HIV is not a casually infectious illness, requiring intimate contact and an exchange of bodily fluids to transmit, however, there are a few similarities between the height of the AIDS crisis and our current situation in the COVID-19 pandemic. One of those similarities is the fact that people can be infectious without any obvious symptoms. You can’t tell looking at a person that they are sick. Another similarity—one I’m frankly a bit surprised at—is how quickly a number of people have started talking about the people who seem to be most at-risk to die from the illness as being expendable.
I linked to this story a couple of days ago: Wall Street Journal Types Wonder Aloud If Nation’s Health Is ‘Worth’ The Economic Hit. And then of course there was this guy: Texas Lt. Governor Dan Patrick: I and Many Other Grandparents Would Rather Die from COVID-19 Than See the Economy Ruined . And online I’ve seen a number of people grumbling because they think only older people are vulnerable to serious illness. One comment that was extremely chilling: “Why do we have to suffer to keep some people alive who don’t have that many years left, anyway?”
It may not be quite as bad as that time (when I was a very closeted guy in my early-twenties) while my head was bowed in church when the pastor leading the prayer thanked god for the scourge of AIDS which was “killing all the gays” but it came close. Nor is it quite as bad as the time a college classmate said to me, “I know Jesus said to take care of the sick, but they didn’t know what caused all illnesses back then. We know what causes AIDS…”
So, in both cases we are talking about a virus. As I have pointed out, outside of the U.S., the vast majority of people who have been sickened and died of AIDS are straight women and children, not gay men. HIV is a virus, a natural phenomenon which is passed from person-to-person through behaviors that are a natural part of being a human being.
And while you can cherry pick the data to show that older people are more likely to die of complications of COVID-19, they aren’t the only people who do. In fact, that data is looking more and more suspect as time goes on: The Coronavirus Is Sending Lots Of Younger People To The Hospital – It’s increasingly clear that early data out of China was an anomaly: the coronavirus is severely harming substantial numbers of people under 50, too.
We know that factors which increase the likelihood of developing severe symptoms include a lot of chronic health problems that are widespread in the population. About 60% of adults have at least one of those known chronic health disorders. We also know that people how smoke or who are ex-smokers are at higher risk for getting severely ill. We have less data about whether vaping is also a risk factor, but it isn’t unreasonable to think so.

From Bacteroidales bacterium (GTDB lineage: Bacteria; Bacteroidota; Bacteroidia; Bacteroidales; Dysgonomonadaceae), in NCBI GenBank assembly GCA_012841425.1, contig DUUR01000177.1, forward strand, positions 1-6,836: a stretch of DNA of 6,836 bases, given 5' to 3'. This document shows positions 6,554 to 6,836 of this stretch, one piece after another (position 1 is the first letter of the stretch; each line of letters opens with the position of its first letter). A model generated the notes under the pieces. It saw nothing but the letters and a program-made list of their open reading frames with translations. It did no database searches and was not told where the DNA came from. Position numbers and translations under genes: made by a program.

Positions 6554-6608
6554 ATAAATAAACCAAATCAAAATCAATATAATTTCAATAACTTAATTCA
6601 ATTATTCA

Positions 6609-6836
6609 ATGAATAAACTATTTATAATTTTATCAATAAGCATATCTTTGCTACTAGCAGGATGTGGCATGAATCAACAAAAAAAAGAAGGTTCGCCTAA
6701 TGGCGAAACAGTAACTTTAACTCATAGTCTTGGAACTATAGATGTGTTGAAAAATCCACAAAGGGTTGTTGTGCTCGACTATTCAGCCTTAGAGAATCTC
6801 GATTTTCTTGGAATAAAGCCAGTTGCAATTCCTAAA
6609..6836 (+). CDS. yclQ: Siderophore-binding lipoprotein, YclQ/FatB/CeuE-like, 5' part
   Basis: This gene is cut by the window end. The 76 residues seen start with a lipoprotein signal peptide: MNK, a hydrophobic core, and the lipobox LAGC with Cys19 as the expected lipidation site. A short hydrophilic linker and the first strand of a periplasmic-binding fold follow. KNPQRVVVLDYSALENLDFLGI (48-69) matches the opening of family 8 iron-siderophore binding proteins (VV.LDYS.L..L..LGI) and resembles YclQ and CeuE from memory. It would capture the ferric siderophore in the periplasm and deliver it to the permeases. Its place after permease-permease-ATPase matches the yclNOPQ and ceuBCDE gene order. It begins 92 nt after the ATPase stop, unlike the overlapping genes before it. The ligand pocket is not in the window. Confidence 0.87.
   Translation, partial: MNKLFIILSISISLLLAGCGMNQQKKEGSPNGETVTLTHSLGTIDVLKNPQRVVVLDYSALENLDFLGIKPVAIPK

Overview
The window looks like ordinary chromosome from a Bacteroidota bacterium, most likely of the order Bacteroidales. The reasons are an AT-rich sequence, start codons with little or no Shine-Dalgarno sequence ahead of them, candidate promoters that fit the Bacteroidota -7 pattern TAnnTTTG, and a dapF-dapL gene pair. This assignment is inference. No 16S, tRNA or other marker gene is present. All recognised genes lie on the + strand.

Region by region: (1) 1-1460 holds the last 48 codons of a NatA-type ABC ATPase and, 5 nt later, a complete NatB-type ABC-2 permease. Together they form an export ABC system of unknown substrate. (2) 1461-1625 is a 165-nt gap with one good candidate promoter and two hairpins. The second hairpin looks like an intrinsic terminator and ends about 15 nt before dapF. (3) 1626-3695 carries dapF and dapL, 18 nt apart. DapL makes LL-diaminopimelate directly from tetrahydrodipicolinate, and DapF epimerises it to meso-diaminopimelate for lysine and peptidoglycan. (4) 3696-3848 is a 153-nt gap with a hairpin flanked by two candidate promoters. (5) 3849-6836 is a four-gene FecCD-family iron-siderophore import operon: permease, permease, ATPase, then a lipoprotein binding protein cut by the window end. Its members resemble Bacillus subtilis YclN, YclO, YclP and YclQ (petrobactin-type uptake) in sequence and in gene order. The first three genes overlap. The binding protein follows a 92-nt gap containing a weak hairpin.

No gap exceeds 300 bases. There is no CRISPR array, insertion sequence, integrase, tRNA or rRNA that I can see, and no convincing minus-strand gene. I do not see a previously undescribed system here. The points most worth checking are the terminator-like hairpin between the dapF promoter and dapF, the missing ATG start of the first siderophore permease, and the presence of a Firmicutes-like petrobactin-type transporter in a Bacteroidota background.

But there’s another risk factor that people aren’t taking into consideration: lack of health care options. Sure, it appears that the death rate is about 3.4% in general… yet we have places such as Italy and Spain that are seeing something closer to 8%, and at least one reason why is that so many people got sick at the same time that there weren’t enough hospital beds for the severely sick, and there weren’t enough respirators for those severely sick people who needed them.
Which is why the shelter-in-place/stay-at-home orders are important. Slowing the spread makes it possible that we might not have too many people severely sick at the same time than we have facilities for.
Though it’s quite likely that several spots in the U.S. are going to overwhelm their medical facilities, soon.
I am worried about my own health, it’s true. I am far more worried about the health of people that I know and love. I am worried about the economic hardships many are already facing, and that a lot more of us may be facing, soon. But most of those economic hardships (and many worse) will happen if infection rates surge to the point that millions die. The notion that ordinary people aren’t going to face disruptions and financial problems if all the orders are lifted and everyone goes back to work is simply wrong.
Humans are social animals. One of our survival traits as a species is that we take care of each other. My community didn’t survive the plague of AIDS by taking an “everyone for themself” attitude. The world won’t survive if you fail to learn the lessons of our ordeal:
Love One Another or Die: Lessons for Coronavirus From the HIV/AIDS Crisis.
Survivors Of The AIDS Crisis Share How We Can Get Through The Coronavirus Pandemic.
Edited to Add: I’d already started the draft of this post before this tweet went across my timeline and I chose to re-tweet it. Decided I should add it here: